One day in May, a Chicago man boarded an El train (or maybe it was a bus) -- and disappeared. No one actually saw the abduction, but reports of the dastardly deed appeared all over the city's mass transit, along with hints that more information could be found on the website www.kidnappedchicagoan.com.Visitors to the website were confronted with a terrifying photo of an ordinary Chicago man, reportedly fond of deep-dish pizza, neon-green relish and "Da Bears", bound with ropes in a mystery location. Anyone who could provide information about the man's whereabouts could win a prize. People could also call his cell phone to leave voice messages of encouragement.
In time, the kidnappers allowed the Chicagoan to Tweet about his experiences and check in on foursquare. They even took video of him riding roller coasters and attending baseball games. Clearly, captivity was not all bad. Especially since the man had been spirited off to a place that, despite its bad reputation among his fellow Chicagoans, was actually pretty great.
You guessed it (though, sadly, the prize has already been awarded): The kidnapped Chicagoan was in St. Louis. And the whole "abduction" was really a ploy by the St. Louis Convention & Visitors Commission (CVC) and Hoffman/Lewis, a St. Louis ad agency, to lure other Chicagoans here.
The campaign was born, says Hoffman/Lewis creative director Mark Manion, when staffers were kicking around ideas to lure Chicagoans to St. Louis. Typically, the CVC targets residents of smaller towns.
"Everyone who comes here is pleasantly surprised," says Manion. "But there's this perception that keeps people from Chicago from coming. It's hard. Chicago's got everything. The only way to do it, we thought, would be to kidnap someone and bring them here and show them what a great place it is. We decided we would trick people into believing he had really been kidnapped."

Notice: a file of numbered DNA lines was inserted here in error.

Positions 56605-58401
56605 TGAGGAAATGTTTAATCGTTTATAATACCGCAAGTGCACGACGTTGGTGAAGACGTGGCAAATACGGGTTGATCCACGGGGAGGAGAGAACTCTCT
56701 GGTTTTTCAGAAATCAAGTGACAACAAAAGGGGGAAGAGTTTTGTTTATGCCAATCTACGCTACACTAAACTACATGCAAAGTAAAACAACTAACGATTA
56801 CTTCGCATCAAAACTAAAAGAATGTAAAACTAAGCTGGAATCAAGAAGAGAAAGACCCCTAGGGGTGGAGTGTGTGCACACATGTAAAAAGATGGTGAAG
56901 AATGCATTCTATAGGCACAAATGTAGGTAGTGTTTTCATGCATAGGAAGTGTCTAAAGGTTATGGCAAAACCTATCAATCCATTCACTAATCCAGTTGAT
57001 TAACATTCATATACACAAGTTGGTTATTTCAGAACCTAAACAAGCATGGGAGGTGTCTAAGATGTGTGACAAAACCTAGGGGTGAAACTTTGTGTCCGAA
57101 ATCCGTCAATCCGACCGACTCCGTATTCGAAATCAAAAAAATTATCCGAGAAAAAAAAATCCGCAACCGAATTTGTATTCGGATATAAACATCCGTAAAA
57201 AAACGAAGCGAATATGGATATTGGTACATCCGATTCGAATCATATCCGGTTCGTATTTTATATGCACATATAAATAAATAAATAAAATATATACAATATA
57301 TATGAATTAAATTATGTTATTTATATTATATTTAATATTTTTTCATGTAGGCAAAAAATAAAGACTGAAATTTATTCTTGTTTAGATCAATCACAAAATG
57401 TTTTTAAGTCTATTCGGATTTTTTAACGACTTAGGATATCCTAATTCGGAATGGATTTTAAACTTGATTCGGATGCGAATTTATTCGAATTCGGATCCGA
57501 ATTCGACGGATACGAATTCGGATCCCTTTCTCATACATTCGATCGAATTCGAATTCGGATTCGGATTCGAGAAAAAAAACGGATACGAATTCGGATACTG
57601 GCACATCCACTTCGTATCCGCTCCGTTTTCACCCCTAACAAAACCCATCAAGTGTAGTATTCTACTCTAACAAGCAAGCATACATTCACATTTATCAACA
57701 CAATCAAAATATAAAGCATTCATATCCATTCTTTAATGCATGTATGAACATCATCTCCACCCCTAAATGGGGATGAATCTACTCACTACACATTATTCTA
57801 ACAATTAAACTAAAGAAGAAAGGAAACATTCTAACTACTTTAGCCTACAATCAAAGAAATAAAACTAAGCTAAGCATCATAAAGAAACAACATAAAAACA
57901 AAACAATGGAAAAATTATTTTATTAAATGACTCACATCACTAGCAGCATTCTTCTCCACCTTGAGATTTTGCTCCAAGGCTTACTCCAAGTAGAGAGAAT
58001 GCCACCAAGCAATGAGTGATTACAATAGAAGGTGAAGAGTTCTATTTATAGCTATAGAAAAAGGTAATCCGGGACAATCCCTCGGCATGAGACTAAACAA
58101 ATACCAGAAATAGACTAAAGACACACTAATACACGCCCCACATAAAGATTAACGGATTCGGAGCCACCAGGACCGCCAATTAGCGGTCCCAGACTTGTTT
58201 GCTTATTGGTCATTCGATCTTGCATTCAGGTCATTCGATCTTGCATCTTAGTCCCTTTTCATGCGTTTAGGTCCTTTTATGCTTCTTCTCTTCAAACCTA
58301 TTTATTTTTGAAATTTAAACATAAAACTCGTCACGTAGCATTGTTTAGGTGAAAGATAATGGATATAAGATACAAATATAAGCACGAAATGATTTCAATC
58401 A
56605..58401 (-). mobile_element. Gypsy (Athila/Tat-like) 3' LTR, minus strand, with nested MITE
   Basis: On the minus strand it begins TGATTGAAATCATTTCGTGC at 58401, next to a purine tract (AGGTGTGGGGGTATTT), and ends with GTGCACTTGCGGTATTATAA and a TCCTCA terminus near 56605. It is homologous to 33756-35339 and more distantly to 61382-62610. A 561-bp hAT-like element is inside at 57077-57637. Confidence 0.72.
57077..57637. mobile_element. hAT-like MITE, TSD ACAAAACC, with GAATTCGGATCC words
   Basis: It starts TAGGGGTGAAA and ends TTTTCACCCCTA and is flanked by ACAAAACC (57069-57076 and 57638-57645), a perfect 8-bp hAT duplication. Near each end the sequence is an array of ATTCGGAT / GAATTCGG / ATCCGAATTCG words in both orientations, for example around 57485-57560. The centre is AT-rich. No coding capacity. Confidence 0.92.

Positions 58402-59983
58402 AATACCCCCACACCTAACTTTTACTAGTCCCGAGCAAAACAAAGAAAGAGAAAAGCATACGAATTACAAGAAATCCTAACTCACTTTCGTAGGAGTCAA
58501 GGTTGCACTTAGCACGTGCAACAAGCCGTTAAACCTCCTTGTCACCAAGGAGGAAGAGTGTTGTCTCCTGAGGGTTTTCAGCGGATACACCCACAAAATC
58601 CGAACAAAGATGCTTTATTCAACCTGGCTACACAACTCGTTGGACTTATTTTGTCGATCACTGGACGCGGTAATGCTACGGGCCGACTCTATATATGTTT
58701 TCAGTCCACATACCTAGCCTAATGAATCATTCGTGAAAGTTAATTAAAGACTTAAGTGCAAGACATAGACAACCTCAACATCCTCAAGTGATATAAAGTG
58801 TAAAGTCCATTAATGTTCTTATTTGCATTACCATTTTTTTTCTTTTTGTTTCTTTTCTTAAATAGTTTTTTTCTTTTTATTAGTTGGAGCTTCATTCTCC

For verisimilitude, Hoffman/Lewis hired Scott Stangland, an actual Chicagoan who had never been to St. Louis, to portray the kidnap victim. During one hectic weekend, members of the account team took Stangland around town and took videos of him enjoying himself at various locations, like Six Flags, the Magic House, the City Museum, a restaurant on the Hill and the Arch.
The Kidnapped Chicagoan caused the biggest stir at Busch Stadium, where he proudly wore his Cubs hat. "Fans trash talk him. Fredbird razzes him," says Blake Padberg, the account director.
Later on, he appeared to suffer a case of Stockholm Syndrome. Wriggling out of his rope binding at last, he exulted, "I'm free!" But, after looking around, he reconsidered. "Eh, I'll stay," he said, picking up the rope. "Where're we going next?"
Back in Chicago, the abductee's plight aroused some curiosity and concern among his fellow citizens. Padberg says the site had 25,000 unique visitors, and 3,000 people actually called the Kidnapped Chicagoan's "cell phone." (You can listen to some of their messages on the website.) Others Tweeted and blogged about it.
It's still unclear, however, how many of them followed him down I-55. The CVC won't release its visitor statistics until the end of the summer tourist season. (For numbers, they rely on hotel-room bookings.)
The folks at Hoffman/Lewis are extremely proud of the Kidnapped Chicagoan campaign. "We used so many different apps," says Manion. "Twitter, blog posts, foursquare." (For the record, although the Kidnapped Chicagoan checked in at several locations, he did not become the mayor of any of them. "He got some badges, though," says Padberg.)
Padberg agrees. "We definitely raised St. Louis's profile in Chicago."
It remains an unanswered question what that profile was like to begin with.
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